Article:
(Bloomberg Opinion) -- Each week brings a fresh batch of polls about the 2020 presidential campaign, but it’s also worth taking a look at the prediction markets. They can be a very useful source of information, most of all as a check on the human tendency to overreact.
Prediction markets — there are several, which allow people to bet on a particular candidate — are a quick way to get an overview of the state of the campaign. President Donald Trump is currently at about 0.40 to be re-elected, which means that it costs about 40 cents to buy a share that pays $1 if Trump wins. Under normal assumptions about the uncertainty of future economic growth, the markets rate Trump’s chances of winning at 40%.
Don’t get too carried away inferring anything about the exactness of that estimate. Still, it is a useful corrective to the argument that Trump is toast — or, alternatively, that he is a shoo-in. The market incorporates the relevant uncertainties in both directions. (Interestingly, Trump’s re-election odds have stayed pretty steady over the last week or so of negative news.) In many cases, prediction markets show greater stability than poll results over the course of an election cycle, as they “see through” the day-to-day volatility that may buffet the polls but not affect the final outcome.
You also will see that Elizabeth Warren is a clear favorite to be the next Democratic nominee. As of this writing, her nomination victory is selling at 45 cents on the PredictIt site. Joe Biden is a distant second at 20 cents. Other prediction markets offer slightly different prices, but the overall picture is broadly consistent.
Compare this picture to the one you get from reading the mainstream media, which tend to view Biden and Warren as locked in a close struggle (and sometimes even leave the impression that Biden is the favorite). Prediction markets have usefully disabused me of that notion. They have also made me think that a possible Hillary Clinton candidacy, while still unlikely, is perhaps an undercovered story.
You may find that notion absurd. But remember: It is not a valid criticism of prediction markets to say that they didn’t predict Trump, say, or Brexit. The purpose of prediction markets is not to foresee particular upsets. They can, however, tell you in advance what would be an upset — much like probability theory can tell you that getting three heads in a row is unlikely but is of no help in predicting exactly when it will happen.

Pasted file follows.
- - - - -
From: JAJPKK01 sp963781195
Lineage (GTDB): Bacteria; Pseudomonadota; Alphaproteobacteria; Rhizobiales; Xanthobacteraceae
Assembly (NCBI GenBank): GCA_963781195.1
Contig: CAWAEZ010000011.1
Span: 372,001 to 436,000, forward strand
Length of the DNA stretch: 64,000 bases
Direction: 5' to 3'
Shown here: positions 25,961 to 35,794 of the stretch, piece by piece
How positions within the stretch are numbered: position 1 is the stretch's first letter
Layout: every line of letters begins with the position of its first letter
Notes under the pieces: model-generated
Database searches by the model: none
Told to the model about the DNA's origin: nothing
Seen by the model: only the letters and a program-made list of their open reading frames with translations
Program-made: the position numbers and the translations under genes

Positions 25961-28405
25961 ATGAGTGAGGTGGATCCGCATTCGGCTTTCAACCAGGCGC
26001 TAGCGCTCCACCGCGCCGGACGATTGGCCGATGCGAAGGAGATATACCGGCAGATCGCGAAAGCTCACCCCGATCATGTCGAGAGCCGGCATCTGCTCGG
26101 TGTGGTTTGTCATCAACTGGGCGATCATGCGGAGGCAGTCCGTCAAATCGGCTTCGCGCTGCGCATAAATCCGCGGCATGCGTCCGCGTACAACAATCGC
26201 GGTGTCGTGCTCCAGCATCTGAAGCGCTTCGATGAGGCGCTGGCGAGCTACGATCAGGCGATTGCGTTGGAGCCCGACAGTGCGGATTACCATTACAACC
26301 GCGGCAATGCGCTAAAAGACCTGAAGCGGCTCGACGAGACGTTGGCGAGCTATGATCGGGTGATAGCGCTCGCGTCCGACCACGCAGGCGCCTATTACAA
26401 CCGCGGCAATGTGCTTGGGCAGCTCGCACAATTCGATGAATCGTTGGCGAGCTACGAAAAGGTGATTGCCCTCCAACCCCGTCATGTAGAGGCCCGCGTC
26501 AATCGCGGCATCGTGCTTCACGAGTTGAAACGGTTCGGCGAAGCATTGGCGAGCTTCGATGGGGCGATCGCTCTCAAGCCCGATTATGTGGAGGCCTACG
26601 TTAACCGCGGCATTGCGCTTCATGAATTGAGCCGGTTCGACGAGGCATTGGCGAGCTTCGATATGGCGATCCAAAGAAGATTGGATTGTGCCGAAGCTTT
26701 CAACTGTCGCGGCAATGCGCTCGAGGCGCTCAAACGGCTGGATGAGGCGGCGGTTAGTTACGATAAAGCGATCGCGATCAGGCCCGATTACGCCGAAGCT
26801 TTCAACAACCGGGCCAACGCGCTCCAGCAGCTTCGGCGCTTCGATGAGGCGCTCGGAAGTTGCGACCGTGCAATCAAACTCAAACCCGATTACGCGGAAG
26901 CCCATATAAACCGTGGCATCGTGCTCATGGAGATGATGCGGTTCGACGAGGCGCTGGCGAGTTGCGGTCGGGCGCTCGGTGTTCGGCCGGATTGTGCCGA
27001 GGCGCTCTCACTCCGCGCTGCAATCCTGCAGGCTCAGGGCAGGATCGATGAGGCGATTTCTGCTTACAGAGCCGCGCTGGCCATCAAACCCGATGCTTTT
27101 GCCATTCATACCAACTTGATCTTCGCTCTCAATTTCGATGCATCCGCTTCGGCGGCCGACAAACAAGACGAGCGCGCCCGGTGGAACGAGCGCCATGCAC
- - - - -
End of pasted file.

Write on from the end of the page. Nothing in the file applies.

Perhaps the biggest problem with the casual use of prediction markets is that they can overrate the odds of underdogs. For instance, Andrew Yang has been hovering at about 10% for his chances of winning the Democratic nomination (meanwhile Kanye West has a 6% chance of running for president, with Mark Zuckerberg at 4%). I strongly suspect his actual chances are less than that.
Why might the market be wrong here? The most likely hypothesis is that Yang has some supporters who bet on him out of loyalty, much as some sports fans bet on their team regardless. At the same time, there aren’t so many people who want to bet against Yang. This leads to a bias in his favor. Keep in mind that when you put money into these markets, you lock up funds for some period of time, and you run the risk that the intermediary cannot redeem winning bets in a timely manner. That leads to arbitrage — and the accompanying probability estimates will be imperfect, especially for smaller sums in the less liquid markets.
Prediction markets have another potential flaw: They focus attention on clearly demarcated events that are easy to bet on, such as who will win an election or whether Rudy Giuliani will face federal charges. Sometimes these are important matters. Other times they are not.
There are more meaningful trends that are more difficult to measure, such whether Americans are feeling more lonely. These things certainly have an impact on politics, but they are not easy to bet on. Political prediction markets are undeniably useful and very often enlightening, but maybe they should come with a warning: Feel free to check the odds as often as you like, but do not let your obsession blind you to the larger issues at stake.
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Tyler Cowen is a Bloomberg Opinion columnist. He is a professor of economics at George Mason University and writes for the blog Marginal Revolution. His books include "Big Business: A Love Letter to an American Anti-Hero."
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